It has been reported that NPV of the 18FDG PET/CT examination is 93% in the presence of lower serum Tg levels [8]. We classified patients as having TN findings if they exhibited a long disease-free period during follow-up. Previous studies, as well as ours, should be interpreted carefully because DTC progression is slow. In the current study, the number of DTC patients with FP findings (n = 7) is consistent with the literature [16]. Of these 7 cases, 5 had serum Tg levels ≥10.4 ng/ml. This explains why specificity, PPV, and accuracy in this group are lower in patients with serum Tg levels <10.4 ng/ml. The reason why specificity of 18FDG PET/CT in cases with Tg levels ≥10.4 ng/ml was relatively lower than those with levels <10.4 ng/ml was attributed to 5 of the 7 patients with false-positive findings, having Tg levels ≥ 10.4 ng/ml.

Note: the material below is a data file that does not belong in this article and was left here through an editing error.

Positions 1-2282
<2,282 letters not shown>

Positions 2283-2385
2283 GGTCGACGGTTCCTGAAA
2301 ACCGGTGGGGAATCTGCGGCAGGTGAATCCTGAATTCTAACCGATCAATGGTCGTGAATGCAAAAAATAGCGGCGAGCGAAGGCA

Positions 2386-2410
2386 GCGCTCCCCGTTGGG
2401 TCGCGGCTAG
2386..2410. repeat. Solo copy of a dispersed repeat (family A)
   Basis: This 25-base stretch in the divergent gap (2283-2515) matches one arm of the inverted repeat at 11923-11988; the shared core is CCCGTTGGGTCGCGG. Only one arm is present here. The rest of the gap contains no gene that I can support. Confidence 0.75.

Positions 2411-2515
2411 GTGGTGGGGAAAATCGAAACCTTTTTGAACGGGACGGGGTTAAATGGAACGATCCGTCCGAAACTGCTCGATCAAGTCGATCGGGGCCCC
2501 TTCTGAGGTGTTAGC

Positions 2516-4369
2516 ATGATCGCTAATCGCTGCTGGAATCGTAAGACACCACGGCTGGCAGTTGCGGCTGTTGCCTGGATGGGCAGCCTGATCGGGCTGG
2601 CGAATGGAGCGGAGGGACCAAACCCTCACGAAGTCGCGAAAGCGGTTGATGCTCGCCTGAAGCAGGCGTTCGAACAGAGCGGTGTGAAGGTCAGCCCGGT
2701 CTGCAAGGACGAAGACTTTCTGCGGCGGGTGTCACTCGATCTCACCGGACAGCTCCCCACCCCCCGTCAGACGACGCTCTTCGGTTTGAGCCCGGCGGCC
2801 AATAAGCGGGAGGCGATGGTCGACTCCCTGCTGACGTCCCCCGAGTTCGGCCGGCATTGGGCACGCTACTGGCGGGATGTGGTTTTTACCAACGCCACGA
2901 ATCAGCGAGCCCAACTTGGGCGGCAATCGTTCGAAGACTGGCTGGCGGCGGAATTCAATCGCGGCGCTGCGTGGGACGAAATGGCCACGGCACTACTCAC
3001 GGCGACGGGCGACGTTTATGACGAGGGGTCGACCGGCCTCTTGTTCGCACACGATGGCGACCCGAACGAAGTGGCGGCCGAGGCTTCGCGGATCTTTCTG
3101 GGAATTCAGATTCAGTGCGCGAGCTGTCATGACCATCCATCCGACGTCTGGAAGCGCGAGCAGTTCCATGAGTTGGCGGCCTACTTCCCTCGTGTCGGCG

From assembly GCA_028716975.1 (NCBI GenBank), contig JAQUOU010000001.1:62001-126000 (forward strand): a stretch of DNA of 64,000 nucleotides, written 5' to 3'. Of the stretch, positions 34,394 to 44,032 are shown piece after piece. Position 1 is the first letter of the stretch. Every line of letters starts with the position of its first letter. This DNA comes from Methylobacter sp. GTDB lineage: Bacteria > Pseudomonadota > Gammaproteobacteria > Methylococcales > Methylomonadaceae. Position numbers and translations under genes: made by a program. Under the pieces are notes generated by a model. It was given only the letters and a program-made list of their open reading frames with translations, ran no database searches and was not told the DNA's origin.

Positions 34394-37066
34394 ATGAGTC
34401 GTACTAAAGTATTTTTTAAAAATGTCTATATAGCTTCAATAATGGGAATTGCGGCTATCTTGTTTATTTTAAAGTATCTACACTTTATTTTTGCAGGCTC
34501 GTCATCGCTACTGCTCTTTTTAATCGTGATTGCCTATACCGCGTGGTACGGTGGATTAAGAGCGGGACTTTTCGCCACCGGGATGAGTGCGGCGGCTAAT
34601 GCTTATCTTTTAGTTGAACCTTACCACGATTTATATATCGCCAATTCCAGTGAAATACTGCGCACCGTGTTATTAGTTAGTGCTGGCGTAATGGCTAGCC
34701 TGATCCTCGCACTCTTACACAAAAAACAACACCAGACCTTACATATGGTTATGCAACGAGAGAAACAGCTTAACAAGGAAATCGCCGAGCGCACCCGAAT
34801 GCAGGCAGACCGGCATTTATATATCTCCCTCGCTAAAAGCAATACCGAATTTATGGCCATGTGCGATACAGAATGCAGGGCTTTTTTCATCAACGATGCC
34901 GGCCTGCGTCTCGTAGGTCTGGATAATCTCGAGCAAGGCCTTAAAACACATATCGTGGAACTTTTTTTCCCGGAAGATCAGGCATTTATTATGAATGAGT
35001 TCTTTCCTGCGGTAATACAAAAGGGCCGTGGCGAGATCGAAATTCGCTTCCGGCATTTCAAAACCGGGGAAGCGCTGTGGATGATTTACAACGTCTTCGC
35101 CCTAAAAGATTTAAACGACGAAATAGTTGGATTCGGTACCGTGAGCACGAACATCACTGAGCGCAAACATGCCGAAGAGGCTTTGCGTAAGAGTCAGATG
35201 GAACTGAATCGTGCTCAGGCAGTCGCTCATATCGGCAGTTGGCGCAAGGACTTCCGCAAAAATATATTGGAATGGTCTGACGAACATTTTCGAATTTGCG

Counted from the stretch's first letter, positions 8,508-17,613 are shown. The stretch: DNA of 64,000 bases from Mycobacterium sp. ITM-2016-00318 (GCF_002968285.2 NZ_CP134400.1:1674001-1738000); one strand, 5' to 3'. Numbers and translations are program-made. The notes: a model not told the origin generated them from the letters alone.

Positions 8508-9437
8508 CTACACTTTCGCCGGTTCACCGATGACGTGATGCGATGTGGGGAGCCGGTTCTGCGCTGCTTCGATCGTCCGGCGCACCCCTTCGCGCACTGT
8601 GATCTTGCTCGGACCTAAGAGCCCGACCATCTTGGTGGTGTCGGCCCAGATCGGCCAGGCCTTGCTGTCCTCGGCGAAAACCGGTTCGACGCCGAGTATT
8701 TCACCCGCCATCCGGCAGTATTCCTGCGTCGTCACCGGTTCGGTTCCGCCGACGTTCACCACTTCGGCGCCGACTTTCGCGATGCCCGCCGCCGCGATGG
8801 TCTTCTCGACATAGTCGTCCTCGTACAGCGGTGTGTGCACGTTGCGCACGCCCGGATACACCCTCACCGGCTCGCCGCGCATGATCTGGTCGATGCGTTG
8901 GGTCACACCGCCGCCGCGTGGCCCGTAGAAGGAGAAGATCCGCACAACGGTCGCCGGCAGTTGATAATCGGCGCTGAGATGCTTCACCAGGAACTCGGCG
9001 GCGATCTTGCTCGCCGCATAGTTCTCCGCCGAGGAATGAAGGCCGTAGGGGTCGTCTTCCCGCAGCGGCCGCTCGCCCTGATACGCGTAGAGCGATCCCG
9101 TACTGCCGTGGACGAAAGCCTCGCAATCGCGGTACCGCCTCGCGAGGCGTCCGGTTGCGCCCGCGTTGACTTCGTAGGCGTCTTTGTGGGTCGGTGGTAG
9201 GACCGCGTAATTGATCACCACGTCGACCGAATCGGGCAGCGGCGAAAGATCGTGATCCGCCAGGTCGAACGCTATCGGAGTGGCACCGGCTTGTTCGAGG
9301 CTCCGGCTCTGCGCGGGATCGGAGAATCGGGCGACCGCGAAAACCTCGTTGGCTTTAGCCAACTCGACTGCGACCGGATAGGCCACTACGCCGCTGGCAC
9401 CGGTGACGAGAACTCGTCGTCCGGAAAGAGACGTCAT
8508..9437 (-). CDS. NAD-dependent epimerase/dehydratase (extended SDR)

One of the potential indications for 18FDG PET/CT that is significant, but does not draw enough attention, is the evaluation of lesions suspected of metastasis via imaging methods. Ultrasonography is a conventional imaging modality that provides the most significant contribution to the follow-up of DTC, and is a rapid and valuable test method in the evaluation of local recurrence and regional lymph node metastasis. 131I WBS together with 18FDG PET/CT is beneficial for the follow-up evaluation of lesions detected by imaging methods, but not suitable for needle biopsy. Although serum Tg level was <2 ng/ml in our 12 patients, USG findings proved to be suspicious. Hence, 18FDG PET/CT examination was performed and revealed that 6 patients had abnormal lesions accumulating 18FDG. Of these lesions, 3 raised doubts about metastasis in cervical lymph nodes. The other 3 lesions were suspected of recurrence in the thyroid region, and metastases in the proximal left clavicle and in the lungs. Chest CT scans confirmed suspicious metastatic lesions found in the lungs, and the other 5 cases underwent operation. Histopathological findings confirmed bone metastasis of the follicular carcinoma in the left clavicle and the others were metastases from PTC. The findings of 18FDG PET/CT on these 6 patients were accepted as TP. In the other 6 cases with serum Tg level <2 ng/ml, no lesion accumulating FDG was detected on 18FDG PET/CT and TN findings were confirmed during clinical follow-up.